High temperatures across parts of India have pushed electricity demand to near-record levels in recent weeks, triggering worries about yet another summer squeeze on power supply.
Peak demand for electricity touched 211 gigawatts in January, close to an all-time high last summer when heavy industry roared back from pandemic curbs and the population contended with sweltering conditions that saw a 122-year-old heat record breached.
Temperatures have been as much as 11C above normal in some regions in the past week and prompted the India Meteorological Department to advise farmers to check wheat and other crops for signs of heat stress.
The unusually early onset of hotter weather – and forecasts that power consumption will rise as irrigation pumps and air conditioners are cranked up – is fueling concern that the nation’s energy network will come under new strain, after two successive years of disruptions.
Power stations that use imported coal have already been ordered to operate at full capacity for three months during the summer season to help avoid blackouts, and to ease the pressure on domestic coal supplies. Electricity demand could set a new high of 229 gigawatts in April, according to the power ministry.
“The way temperature is rising – it’s quite unusual in February – the situation is becoming a matter of concern for us,” according to Bhanwar Singh Bhati, power minister in Rajasthan, where power supplies are already being rationed to homes and farmers. “The electricity demand may rise 20% to 30% compared to last summer. There’s no other option than to cut power supply.”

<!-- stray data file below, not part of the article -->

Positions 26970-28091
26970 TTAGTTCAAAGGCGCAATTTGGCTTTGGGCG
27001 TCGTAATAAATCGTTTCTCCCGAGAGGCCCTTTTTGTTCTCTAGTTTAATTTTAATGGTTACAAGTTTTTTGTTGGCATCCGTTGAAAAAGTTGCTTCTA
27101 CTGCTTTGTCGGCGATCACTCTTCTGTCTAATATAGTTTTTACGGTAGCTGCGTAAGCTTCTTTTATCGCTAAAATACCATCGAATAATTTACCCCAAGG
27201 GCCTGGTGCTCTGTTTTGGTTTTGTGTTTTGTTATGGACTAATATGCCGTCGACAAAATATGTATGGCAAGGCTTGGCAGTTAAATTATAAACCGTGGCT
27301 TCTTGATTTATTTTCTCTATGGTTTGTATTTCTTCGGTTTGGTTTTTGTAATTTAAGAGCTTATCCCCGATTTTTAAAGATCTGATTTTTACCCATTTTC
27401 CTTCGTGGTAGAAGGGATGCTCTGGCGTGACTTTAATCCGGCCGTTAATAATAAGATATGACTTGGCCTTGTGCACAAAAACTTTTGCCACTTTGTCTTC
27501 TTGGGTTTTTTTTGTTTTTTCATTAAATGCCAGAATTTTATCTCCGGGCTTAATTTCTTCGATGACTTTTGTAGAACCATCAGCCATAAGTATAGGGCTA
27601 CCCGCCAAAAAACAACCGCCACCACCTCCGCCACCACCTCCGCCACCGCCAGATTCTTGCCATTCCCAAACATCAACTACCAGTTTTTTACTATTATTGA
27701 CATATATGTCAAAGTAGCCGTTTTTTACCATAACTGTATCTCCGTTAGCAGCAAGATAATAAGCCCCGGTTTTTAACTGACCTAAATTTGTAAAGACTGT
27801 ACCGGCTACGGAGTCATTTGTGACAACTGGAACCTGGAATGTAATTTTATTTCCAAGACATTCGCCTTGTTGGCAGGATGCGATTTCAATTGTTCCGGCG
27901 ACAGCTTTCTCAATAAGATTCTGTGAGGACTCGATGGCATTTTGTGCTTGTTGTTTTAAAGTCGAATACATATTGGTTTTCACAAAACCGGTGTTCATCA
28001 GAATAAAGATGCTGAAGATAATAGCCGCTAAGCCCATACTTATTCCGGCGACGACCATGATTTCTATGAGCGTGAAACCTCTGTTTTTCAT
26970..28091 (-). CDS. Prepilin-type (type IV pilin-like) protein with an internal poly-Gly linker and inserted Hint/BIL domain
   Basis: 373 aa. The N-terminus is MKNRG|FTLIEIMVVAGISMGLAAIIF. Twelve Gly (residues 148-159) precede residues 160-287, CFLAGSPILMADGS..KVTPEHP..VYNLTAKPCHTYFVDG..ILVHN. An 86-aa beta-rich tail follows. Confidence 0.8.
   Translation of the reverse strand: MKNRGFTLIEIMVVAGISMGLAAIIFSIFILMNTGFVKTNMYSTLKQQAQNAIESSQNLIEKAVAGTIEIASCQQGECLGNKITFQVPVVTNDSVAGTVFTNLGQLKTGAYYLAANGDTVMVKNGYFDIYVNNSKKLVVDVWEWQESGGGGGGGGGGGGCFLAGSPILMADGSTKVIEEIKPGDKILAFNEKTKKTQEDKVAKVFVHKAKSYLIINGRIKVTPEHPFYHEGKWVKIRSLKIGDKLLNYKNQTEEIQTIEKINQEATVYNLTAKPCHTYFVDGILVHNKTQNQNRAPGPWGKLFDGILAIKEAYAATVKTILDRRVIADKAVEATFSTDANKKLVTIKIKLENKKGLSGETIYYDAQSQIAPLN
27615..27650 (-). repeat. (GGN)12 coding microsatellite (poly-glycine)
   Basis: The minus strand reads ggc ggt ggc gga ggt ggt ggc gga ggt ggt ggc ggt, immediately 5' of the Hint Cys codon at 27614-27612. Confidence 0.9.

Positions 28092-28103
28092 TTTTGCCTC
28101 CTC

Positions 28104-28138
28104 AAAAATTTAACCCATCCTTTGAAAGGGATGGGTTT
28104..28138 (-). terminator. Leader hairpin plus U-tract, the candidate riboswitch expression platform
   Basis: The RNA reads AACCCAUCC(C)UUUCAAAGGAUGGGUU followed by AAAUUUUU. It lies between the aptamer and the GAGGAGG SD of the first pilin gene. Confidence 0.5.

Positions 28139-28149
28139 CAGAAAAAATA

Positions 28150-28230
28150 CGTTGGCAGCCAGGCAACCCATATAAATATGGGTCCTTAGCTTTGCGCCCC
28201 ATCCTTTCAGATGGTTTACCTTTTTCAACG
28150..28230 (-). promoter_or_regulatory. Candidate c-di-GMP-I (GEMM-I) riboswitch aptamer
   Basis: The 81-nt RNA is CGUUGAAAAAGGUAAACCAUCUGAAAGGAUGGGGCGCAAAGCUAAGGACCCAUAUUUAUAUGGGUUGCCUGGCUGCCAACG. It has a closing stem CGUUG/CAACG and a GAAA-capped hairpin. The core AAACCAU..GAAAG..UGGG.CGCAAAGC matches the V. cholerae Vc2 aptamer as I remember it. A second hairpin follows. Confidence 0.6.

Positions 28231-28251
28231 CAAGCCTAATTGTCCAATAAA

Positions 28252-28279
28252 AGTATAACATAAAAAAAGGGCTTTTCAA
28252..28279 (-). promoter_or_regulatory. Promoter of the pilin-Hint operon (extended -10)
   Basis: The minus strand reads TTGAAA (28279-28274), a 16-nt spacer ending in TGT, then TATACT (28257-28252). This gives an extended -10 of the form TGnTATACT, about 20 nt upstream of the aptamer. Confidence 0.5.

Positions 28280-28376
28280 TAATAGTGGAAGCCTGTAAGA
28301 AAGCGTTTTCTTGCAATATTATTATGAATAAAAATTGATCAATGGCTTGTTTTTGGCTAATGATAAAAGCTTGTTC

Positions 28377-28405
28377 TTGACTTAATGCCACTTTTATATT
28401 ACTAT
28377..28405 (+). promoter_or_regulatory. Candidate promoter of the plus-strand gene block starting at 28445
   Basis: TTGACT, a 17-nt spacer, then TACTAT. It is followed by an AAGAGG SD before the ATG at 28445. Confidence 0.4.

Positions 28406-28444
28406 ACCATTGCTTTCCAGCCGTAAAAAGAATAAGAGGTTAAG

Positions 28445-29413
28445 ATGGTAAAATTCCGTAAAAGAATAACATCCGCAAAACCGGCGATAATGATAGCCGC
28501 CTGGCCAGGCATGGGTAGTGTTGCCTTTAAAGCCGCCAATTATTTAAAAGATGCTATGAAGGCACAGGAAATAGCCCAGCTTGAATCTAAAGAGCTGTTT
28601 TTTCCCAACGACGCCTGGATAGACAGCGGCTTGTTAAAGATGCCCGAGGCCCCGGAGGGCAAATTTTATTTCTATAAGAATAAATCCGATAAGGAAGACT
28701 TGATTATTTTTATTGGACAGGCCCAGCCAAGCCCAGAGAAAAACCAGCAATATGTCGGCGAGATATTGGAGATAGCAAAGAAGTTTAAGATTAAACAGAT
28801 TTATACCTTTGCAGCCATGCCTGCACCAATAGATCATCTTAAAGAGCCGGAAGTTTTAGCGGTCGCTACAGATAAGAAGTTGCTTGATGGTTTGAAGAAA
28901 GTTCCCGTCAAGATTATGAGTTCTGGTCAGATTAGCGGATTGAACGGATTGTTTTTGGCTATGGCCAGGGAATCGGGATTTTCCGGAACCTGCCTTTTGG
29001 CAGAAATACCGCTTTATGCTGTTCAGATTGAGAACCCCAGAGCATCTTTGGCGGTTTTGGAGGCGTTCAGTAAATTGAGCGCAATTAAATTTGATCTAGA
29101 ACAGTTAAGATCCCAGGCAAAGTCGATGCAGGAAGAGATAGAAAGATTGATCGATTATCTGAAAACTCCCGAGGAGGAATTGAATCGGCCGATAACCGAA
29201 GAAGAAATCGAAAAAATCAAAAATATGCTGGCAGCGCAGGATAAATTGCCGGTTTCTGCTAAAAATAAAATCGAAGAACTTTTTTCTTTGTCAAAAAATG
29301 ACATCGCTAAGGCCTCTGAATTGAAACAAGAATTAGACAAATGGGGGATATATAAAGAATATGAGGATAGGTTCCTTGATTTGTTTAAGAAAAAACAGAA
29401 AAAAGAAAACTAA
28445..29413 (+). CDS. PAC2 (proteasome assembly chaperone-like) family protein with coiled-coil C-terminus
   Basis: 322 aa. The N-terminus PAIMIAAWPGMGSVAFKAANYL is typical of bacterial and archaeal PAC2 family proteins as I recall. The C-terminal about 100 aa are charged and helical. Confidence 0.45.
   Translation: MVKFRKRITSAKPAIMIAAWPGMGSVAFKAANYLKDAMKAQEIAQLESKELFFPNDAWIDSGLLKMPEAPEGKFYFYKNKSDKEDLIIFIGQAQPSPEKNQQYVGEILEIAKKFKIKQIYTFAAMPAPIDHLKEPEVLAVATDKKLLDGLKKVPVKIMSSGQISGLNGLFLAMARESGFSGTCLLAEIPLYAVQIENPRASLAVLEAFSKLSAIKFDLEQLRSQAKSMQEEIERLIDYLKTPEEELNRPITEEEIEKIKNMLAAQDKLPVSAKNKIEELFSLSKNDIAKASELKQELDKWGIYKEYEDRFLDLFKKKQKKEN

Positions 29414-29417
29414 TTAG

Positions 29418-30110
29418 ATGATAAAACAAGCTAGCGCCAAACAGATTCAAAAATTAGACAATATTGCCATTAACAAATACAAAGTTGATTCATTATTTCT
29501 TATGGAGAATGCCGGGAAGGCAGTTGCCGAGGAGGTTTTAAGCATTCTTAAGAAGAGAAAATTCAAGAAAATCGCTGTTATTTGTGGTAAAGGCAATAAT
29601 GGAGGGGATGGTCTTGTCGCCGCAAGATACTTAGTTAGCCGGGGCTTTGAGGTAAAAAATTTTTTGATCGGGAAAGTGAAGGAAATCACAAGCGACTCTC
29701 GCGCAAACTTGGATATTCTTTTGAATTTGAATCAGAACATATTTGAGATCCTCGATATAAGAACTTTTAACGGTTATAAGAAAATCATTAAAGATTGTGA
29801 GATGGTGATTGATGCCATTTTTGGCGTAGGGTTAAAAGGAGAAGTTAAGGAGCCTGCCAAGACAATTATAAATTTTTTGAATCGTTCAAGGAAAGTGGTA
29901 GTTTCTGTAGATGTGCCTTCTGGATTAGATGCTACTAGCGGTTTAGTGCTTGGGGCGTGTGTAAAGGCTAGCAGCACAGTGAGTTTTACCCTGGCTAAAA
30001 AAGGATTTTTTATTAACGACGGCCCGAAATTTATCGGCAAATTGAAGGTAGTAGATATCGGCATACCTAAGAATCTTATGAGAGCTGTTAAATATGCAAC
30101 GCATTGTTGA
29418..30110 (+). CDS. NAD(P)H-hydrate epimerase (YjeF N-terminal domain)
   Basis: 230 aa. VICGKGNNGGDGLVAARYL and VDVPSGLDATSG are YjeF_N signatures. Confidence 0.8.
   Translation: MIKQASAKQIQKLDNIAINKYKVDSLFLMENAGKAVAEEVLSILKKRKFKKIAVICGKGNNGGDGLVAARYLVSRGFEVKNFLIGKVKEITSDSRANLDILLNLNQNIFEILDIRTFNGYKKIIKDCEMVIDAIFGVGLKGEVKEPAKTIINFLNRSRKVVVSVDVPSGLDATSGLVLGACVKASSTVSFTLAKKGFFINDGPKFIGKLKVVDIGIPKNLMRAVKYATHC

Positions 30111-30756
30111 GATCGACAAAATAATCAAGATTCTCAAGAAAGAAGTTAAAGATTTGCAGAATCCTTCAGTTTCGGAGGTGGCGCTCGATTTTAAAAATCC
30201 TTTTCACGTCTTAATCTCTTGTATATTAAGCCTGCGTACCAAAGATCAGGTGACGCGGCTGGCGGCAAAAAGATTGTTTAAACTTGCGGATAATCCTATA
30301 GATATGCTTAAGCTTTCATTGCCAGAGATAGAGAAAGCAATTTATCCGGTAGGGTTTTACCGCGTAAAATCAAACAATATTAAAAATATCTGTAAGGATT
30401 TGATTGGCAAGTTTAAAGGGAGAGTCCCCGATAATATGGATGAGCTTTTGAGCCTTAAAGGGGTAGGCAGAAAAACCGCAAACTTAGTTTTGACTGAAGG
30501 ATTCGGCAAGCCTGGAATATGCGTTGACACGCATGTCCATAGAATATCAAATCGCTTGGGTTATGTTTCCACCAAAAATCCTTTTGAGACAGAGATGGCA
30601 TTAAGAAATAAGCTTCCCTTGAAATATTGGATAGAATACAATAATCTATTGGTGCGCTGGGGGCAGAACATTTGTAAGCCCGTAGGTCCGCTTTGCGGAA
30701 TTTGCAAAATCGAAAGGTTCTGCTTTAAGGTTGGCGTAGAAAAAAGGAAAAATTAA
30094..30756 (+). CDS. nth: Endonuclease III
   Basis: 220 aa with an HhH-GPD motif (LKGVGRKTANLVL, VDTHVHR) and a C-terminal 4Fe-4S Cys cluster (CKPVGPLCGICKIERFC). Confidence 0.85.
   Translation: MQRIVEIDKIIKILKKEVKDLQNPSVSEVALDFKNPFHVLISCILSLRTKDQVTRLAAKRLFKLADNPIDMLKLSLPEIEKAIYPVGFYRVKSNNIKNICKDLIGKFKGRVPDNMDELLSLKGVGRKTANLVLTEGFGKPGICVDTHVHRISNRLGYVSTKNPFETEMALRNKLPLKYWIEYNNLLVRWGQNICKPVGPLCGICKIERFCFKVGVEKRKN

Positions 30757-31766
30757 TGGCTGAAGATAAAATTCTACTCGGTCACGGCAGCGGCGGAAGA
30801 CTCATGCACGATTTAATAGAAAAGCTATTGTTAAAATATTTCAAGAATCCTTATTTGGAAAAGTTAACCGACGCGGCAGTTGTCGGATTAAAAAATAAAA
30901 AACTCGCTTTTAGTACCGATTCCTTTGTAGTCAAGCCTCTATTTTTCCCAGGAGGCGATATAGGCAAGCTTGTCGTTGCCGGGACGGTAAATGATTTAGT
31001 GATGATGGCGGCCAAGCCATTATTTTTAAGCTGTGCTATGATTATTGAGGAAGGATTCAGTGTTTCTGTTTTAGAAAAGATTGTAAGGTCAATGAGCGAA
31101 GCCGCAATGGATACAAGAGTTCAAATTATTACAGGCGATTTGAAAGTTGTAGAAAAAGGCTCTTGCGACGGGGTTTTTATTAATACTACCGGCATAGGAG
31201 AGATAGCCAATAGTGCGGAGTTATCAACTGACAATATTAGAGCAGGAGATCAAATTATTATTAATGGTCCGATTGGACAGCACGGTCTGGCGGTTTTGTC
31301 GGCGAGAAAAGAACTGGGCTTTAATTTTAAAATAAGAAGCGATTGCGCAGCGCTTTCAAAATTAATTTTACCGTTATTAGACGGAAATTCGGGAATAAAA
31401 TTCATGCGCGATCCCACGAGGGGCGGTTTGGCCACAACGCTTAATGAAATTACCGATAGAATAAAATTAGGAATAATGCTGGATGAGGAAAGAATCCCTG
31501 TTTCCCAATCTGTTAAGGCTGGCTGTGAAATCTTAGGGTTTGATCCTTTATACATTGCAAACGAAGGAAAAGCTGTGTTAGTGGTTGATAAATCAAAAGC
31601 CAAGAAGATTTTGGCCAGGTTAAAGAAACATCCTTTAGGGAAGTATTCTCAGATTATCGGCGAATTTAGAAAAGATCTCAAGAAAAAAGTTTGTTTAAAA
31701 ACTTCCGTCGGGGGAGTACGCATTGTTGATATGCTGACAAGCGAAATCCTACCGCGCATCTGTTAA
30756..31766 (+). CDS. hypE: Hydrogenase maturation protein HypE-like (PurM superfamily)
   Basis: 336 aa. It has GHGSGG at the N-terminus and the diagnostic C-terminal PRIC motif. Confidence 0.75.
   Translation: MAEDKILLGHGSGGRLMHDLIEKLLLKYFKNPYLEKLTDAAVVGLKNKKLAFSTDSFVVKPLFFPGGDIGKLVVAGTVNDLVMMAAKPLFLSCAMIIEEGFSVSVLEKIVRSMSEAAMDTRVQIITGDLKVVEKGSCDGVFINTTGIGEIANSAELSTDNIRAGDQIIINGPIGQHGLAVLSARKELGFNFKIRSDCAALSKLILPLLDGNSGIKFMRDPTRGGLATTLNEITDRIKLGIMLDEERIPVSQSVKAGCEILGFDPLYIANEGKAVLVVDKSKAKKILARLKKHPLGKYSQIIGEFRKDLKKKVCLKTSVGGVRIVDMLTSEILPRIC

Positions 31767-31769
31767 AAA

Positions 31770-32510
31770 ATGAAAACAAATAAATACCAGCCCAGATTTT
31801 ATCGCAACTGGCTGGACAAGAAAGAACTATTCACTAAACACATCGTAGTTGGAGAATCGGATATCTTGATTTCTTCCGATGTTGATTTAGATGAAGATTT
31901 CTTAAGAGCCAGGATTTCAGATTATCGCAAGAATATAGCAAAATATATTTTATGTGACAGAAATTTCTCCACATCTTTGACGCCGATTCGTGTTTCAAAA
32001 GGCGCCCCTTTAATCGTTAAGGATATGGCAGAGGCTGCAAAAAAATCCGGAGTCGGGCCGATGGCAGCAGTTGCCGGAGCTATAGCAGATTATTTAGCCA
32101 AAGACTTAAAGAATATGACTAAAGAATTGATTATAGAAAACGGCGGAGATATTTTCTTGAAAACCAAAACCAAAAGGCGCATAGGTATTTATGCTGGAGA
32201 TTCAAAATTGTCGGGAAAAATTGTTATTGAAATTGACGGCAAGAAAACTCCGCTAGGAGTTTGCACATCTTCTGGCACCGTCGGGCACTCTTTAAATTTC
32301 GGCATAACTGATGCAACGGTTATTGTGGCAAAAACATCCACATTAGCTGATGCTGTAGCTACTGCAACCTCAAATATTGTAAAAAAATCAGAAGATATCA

Rajasthan is a hub of solar energy, yet can struggle to ensure adequate power supplies during summer months if there are delays receiving coal from mines in other regions.
Coal accounts for more than 70% of electricity generation in India, and stockpiles at power stations are currently well below a target of 45 million tons that the government asked to be met by the end of March.
To be sure, current elevated temperatures aren’t necessarily a signal of extreme weather in March to May, according to Mrutyunjay Mohapatra, director general of meteorology at the India Meteorological Department. “It is natural to be excited if you get temperatures like this in the month of February,” he said.
India’s ability to meet its summer power needs will also be largely determined by efforts to ensure sufficient coal is being mined and transported, said Pratap Keshari Deb, energy minister of Odisha, one of the nation’s top producers of the fuel.
If coal supplies are ensured, “everything falls in place,” he said.
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